Part 1—Fred Hiatt begs to differ: Is American becoming a nation of tribes? With a red tribe opposing a blue tribe?
Fred Hiatt says we are becoming a nation of tribes. And he thinks that’s a lousy development.
At the start of his recent column, Hiatt recalls what Obama said on the evening he became famous. Obama’s claims are less and less true, the columnist glumly declares:
HIATT (4/22/13): A red state/blue state chasmBack in 2004, Obama stressed the values held in common by those in so-called red and blue states. “We worship an awesome God in the blue states, and we don't like federal agents poking around our libraries in the red states,” he said.
In the week since modest gun control died in the Senate, those of us who don’t think guns make the country safer have been inclined to blame a few cowardly senators whose votes could have shifted the outcome.
Unfortunately, the problem is bigger than that. Contrary to what then-Sen. Barack Obama told us in his inspiring breakout speech to the Democratic convention of 2004, there is a blue America and a red America. And the colors have been deepening over the decade since Obama spoke.
“We coach little league in the blue states. And yes, we've got some gay friends in the red states.”
Obama’s claims about shared values produced an amazing response that night. Yesterday morning, nine years later, Hiatt said the nation has drifted strongly away from this hopeful vision:
HIATT: Journalist Bill Bishop coined the phrase “the big sort” in 2004 to describe the increasing political homogeneity of American living patterns. It comes as no surprise that some 60 percent of households in Montana own guns, compared with 13 percent in Rhode Island; or that, with similar populations, Missouri has six abortion providers and Maryland 34.Hiatt listed other social issues concerning which the red and blue states are drifting sharply apart. But “the chasm doesn’t run only through social issues,” he said, noting the way some blue state governors are engineering tax and spending increases while governors in red states are cutting to the bone.
But the red-state/blue-state fissure seems to be turning into a chasm in the months since President Obama won reelection. After the Newtown massacre, Connecticut and Maryland enacted sweeping bans on assault weapons and other gun-control measures. South Dakota enacted a bill authorizing school employees to carry guns.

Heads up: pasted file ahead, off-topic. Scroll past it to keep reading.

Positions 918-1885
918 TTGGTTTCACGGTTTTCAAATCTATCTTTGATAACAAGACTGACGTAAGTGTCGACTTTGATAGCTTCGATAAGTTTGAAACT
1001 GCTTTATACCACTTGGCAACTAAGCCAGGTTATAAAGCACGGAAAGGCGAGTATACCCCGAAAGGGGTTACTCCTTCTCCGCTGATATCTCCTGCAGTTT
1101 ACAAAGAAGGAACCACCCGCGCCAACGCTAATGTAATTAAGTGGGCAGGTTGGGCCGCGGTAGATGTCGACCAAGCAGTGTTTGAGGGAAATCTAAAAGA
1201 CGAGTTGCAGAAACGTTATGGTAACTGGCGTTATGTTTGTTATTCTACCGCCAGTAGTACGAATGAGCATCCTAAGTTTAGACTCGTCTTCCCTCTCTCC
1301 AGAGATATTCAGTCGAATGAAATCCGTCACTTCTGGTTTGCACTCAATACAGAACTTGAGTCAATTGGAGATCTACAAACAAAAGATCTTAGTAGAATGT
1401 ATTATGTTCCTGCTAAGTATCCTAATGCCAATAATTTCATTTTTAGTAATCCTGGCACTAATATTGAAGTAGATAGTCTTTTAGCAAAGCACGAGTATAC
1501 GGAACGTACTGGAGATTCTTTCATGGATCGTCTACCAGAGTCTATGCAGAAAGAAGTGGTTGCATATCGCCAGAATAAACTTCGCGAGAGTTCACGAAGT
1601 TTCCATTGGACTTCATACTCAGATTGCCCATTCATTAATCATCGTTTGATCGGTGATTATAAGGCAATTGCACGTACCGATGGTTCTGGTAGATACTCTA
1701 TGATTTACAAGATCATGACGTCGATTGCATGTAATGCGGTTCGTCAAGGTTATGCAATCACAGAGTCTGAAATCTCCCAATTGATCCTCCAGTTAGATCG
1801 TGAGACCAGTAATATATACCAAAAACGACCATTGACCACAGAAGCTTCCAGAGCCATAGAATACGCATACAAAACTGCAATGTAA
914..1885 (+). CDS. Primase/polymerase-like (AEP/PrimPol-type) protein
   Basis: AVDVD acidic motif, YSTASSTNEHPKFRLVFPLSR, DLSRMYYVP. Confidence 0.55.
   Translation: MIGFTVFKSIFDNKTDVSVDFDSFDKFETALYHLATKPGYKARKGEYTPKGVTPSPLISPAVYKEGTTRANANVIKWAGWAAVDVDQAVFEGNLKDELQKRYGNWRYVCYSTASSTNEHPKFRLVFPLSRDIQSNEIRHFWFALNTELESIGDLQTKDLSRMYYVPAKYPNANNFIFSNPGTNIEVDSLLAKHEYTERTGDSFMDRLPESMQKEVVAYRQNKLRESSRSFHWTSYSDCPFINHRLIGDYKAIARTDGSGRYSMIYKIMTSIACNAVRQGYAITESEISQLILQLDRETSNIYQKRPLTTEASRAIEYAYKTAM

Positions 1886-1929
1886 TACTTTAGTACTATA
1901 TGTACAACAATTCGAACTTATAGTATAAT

“There are still a handful of purple states,” Hiatt declared. But he noted that “only four (Florida, Ohio, Virginia and North Carolina) were decided by five percentage points or fewer” in the 2012 election.
That strikes us as a surprising statistic, especially since the overall vote was reasonably close. In Campaign 2000, there were twelve such states, with Maine and Michigan ticking in at 5.1 percent.
Is the nation sharply dividing into the red and the blue? “The encouraging news, if there is any,” Hiatt says, “is that these patterns aren’t as immutable as they were...before the Civil War.”
We take that to mean that there isn’t much encouraging news on the red/blue tribal front.
It’s hard to maintain a continental nation without succumbing to tribal division. There will always be regional culture in a nation as large as this one. (You could ask the Soviet Union, except it no longer exists.) At times when the center ceases to hold, cultural clashes can tear at the fabric of the society, can leave it unable to function.
For that reason, sensible people should look for ways to permit the center to hold. With that in mind, we’ve been struck by the way certain parts of our own blue tribe have performed in the last week.
Hiatt wrote his gloomy column in the wake of the failed gun bill. As he began, he lamented the “cowardly” conduct of those who voted the “red America” way.
For ourselves, we’re not sure we liberals have done a good job deciding who exhibited “courage.” Did Pat Toomey exhibit courage, for instance, as so many have said? Or was his stance a smart political move for a hard-right senator in a blue-to-purplish state?
Whatever! There is no doubt that regional culture played a strong role in the gun safety fight. But we’ve been more struck this past week by the way the two tribes have fought about race in the wake of the bombing in Boston.
In the wake of the bombing in Boston, predictable political fights have broken out around the web. In these fights, various people in red and blue tribes have argued in rather predictable ways about matters concerning race.
In the next few days, we’re going to consider the arguments made by some leaders in our own tribe. As always, some red tribe players have made silly claims—but what about people like us?
When the center fails to hold, that can be a dangerous thing. We saw that in the 1860s, then again a hundred years later.
It’s easy to mock the other tribe as the tribes pull away from each other. But how have our tribal leaders performed?
In the days since Boston was bombed, much of the public discourse has been red against blue with race all over. Starting tomorrow, we will ask:
How well has our tribe performed?
Tomorrow: Instant nut-picking